Photo: Yitong Ma/David Jacobson
Elowitz focuses on advancing our understanding of RNA to cure diseases

When someone builds a computer from scratch, or codes a software program, they can better understand the system at their fingertips. The same theory applies to understanding the cells in our bodies, and for his entire career, Michael B. Elowitz *99 has been blazing a trail in synthetic biology to better analyze how cells change over time.

A professor of biological engineering at Caltech, Elowitz explains that if we want to program cells to cure disease, we have to understand their dynamic behaviors. “Cells can be dramatically transformed from one state to another, but this does not happen in a single step,” he says. 

Elowitz has developed a methodology for reading RNA, which makes up the protein found in cells, without destroying a large amount of the cells themselves. 

He notes that analyzing RNA does not absolutely require killing cells. Researchers can track the levels of an RNA of interest over time in single living cells, even within a developing embryo. But it’s currently possible for, at most, a few RNA species at a time, and it requires being able to directly view the RNA with a microscope, which is not possible in most organisms. 

He says, “So, what’s impossible right now is to do this sort of thing at the scale required to understand the overall state of the cell and how it changes over time.”

When killing the cell, researchers can only capture a snapshot of the state of the cell the millisecond before it dies rather than being able to watch how it develops and changes over time.

What Elowitz and his lab created is “a new way to follow myriad cellular processes from embryonic development to cancer,” according to a press release from Caltech. 

What does that mean for health care? Synthetic biology has enormous potential to expand therapeutic capabilities and create new therapeutic paradigms, Elowitz says, citing the example of gene therapy’s fundamental challenge.

He adds how his team recently developed a synthetic molecular circuit that ensures that each cell expresses the right amount of the gene no matter how many copies of the gene it receives. They found that this simple circuit could improve a Rett syndrome gene therapy in mice to counter the effect of the debilitating neurological disorder.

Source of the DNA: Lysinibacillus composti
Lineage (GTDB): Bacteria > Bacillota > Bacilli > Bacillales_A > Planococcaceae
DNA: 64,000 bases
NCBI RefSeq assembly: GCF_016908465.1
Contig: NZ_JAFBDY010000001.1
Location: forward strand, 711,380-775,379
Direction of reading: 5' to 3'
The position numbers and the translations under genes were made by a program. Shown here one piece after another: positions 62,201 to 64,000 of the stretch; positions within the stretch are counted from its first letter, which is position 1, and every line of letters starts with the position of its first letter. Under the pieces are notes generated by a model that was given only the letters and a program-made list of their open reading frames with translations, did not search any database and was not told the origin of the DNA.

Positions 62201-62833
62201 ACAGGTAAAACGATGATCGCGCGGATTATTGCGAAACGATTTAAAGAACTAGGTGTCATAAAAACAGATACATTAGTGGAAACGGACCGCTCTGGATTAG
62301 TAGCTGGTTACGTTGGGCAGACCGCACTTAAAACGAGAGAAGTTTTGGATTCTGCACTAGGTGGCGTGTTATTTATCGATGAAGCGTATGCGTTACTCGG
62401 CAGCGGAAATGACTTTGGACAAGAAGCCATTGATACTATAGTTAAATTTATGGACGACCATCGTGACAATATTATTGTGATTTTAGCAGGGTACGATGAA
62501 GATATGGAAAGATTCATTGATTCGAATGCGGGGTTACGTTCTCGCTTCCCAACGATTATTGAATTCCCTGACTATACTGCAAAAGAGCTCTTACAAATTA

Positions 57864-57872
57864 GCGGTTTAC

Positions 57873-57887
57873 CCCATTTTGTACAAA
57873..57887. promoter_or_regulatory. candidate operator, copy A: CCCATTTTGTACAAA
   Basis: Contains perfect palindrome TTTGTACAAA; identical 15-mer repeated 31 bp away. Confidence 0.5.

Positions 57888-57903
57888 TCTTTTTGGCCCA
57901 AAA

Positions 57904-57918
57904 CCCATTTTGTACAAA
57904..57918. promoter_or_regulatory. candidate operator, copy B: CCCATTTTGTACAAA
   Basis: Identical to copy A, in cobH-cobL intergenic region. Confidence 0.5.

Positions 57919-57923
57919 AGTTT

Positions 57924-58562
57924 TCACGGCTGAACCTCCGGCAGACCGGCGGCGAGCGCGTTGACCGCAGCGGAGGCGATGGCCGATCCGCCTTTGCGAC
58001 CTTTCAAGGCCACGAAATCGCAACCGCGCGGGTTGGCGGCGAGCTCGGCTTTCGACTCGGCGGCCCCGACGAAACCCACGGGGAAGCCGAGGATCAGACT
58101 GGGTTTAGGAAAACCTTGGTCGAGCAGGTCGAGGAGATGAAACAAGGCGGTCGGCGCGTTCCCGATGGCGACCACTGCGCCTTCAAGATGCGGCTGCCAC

“Perhaps in the future we’ll be engineering cells to differentiate into other states and work together, because that’s how things work naturally.”

— Michael B. Elowitz *99

Elowitz tells PAW, “To track those dynamic changes over time, that would be amazing, because it would give you insight into which cells were doing what, how different cells were related to each other … and also give you insight into why certain cell populations might die.”

He adds that this method, co-led with his colleague Felix Horns, “could open a new window in a lot of biology that we didn’t have before.”

Elowitz, born in Los Angeles, has been winning acclaim for his molecular biology work since he earned his Ph.D. from Princeton in 1999. In 2007, he took home a MacArthur fellowship for his research into designing and testing artificial genetic circuits. At the time, his work was celebrated because he was able to show how it’s “possible to treat the cell as a programmable device.”

He likens this research to electronics. Simple electronic elements — transistors, capacitors, resistors, etc. — wired to one another in the right way can enable impressive functions. He asks, “Can one take simple molecular components — genes and proteins — and engineer their interactions to produce complex, but predictable, cellular behaviors?”

Cancer is one field Elowitz’s research can benefit. A synthetic circuit could assess a cell’s state, he explains, and classify it as tumorous or normal, and then conditionally kill it if and only if it is a tumor cell. This action would be hard to do with a conventional drug.

He finds it exciting to be part of a surging field of synthetic biology. “Researchers are trying to program cells to do a lot of useful things, such as having cells that can make chemical compounds very efficiently by putting in enzymes that transform into different kinds of useful molecules,” Elowitz says. 

He adds that his lab seeks to create a foundation for programmable cell-based therapeutics and develop conceptual frameworks for understanding biological systems. Applying his research to the human body will require expanding from single-cell designs to multicellular systems, since we are made up of millions of cells that interact with one another.

“Perhaps in the future we’ll be engineering cells to differentiate into other states and work together, because that’s how things work naturally,” he says. “Our immune system is not based on one cell type, it’s not just a T-cell, it’s a whole bunch of T-cell types and B-cells that work together.”

Elowitz and his team have also developed a synthetic biology method called Memoir that can help them program a cell to record information in its own genome in a format that they can read out at the end. “And we can use that to reconstruct, for example, the lineage history of the cell,” he explains, “so if you see a bunch of cells, now we can see how all of them are related, and what was the last common ancestor of this group.”

Gene therapy is an area that instantly excites Elowitz, judging by how rapidly he speaks about this field of biology. He and his team have been working on a circuit module that can be inserted into a gene therapy and “give you a defined level, like produce a therapeutic protein at the right level irrespective of all the variability that can happen. That’s an example where a relatively simple circuit can maybe enhance the therapy, make it more predictable and accurate.”